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The beinArt Surreal Art Collective’s Kickstarter stretch-goal is almost 70% funded with only 48 hours to go! If the target is reached, the collective will open a new gallery space focusing on strange and imaginative figurative art. Exciting rewards for backers have been added throughout the campaign, such as drastically discounted original art, limited edition prints, signed art books, and more! These deals will only be available for the next 48 hours!
by Nastia VoynovskayaPosted on

Jeremy Fish’s solo show “Yesterdays and Tomorrows” at San Francisco’s FFDG has a carefully planned installation. Black lines on the gallery’s left wall outline a cartoon thought bubble that houses almost 20 years worth of drawings; on the parallel wall of the narrow space, mural-scale paintings hang inside the hollow outlines of cartoon bunnies painted directly on the room’s surface. But at the opening night of “Yesterdays and Tomorrows,” it was difficult to even get close enough to see these meticulous details. A huge crowd had amassed to celebrate an informal retrospective of one of San Francisco’s most well-known artists from the past two decades.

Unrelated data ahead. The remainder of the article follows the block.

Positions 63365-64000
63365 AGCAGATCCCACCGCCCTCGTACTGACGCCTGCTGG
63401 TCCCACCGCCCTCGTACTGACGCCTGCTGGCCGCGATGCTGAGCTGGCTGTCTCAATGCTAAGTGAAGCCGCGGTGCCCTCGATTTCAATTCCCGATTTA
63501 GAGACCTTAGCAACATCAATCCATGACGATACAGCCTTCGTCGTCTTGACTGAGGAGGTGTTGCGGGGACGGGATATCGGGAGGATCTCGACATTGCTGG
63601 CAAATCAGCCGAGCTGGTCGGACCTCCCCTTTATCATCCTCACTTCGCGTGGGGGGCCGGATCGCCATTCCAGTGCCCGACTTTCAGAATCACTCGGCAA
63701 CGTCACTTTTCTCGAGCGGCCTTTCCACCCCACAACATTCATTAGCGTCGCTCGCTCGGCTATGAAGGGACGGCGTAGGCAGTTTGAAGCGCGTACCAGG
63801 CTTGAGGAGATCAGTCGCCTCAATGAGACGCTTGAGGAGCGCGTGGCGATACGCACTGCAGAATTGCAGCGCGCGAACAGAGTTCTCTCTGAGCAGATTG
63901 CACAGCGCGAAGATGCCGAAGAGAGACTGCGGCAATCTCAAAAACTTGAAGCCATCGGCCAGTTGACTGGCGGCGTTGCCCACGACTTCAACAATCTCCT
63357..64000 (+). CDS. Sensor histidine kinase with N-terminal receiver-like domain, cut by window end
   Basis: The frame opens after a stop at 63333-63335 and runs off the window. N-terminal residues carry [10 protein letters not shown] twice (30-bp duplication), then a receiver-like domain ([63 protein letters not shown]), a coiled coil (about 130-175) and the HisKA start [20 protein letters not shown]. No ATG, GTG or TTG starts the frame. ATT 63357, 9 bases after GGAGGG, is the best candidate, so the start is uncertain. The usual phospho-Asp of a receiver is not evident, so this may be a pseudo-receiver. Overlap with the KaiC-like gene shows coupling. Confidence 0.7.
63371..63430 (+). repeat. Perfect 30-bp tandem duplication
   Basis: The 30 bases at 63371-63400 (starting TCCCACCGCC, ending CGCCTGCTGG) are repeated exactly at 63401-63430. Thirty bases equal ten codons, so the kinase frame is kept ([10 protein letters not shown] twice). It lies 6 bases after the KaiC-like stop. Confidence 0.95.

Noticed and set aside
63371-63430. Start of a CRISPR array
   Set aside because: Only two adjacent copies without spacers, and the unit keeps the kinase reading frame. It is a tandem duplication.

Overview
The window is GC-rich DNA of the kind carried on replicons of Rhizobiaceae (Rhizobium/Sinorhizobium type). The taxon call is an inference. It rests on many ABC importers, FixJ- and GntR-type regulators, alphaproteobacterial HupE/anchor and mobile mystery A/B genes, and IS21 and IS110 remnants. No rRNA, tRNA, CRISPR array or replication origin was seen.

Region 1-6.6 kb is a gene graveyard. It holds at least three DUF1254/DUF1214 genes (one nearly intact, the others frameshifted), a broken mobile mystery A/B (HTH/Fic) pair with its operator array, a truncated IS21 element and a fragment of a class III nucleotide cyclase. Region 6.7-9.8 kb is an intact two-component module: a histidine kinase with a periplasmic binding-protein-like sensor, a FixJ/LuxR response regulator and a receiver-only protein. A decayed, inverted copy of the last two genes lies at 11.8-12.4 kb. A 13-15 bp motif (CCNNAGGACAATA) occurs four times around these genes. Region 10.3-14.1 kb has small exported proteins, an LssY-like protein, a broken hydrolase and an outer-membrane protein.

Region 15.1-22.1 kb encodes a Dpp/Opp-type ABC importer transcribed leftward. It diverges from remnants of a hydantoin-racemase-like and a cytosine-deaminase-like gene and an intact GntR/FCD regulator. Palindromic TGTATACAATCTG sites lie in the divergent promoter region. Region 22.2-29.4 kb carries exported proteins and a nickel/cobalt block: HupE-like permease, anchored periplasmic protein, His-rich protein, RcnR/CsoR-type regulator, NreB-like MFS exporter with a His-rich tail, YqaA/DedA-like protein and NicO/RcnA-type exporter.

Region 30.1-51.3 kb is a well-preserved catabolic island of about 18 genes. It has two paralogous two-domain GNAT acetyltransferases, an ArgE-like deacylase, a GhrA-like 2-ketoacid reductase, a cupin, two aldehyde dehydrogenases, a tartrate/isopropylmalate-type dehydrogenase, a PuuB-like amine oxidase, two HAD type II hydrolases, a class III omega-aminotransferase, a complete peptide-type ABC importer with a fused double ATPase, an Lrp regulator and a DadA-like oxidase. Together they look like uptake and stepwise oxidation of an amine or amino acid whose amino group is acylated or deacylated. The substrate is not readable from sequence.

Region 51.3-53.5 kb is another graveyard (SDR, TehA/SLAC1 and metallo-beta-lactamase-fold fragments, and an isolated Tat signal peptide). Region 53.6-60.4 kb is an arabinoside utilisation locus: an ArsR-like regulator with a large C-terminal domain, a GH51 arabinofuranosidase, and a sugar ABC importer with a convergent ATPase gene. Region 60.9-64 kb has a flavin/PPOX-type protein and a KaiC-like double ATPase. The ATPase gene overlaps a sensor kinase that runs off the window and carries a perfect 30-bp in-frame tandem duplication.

by Nastia VoynovskayaPosted on

Illustrator Kate Lacour describes her work with three words: “body horror beauty.” More silly than terrifying, her “Bodies” series of drawings remixes factual textbook-style anatomy diagrams, transforming the make-up of the human body into kaleidoscopic arrangements of limbs and organs. Lacour achieves visually pleasing symmetrical compositions through strange juxtapositions of parts. In one piece, the musculature of two faces intertwines like an infinity symbol, nestled inside a female pelvis that has been opened up for view. In others, she incorporates Buddhist imagery (the lotus position, open-palmed hand gestures) — perhaps to show that these bodies shouldn’t inspire fear but rather expose a new perspective on the structures we take for granted.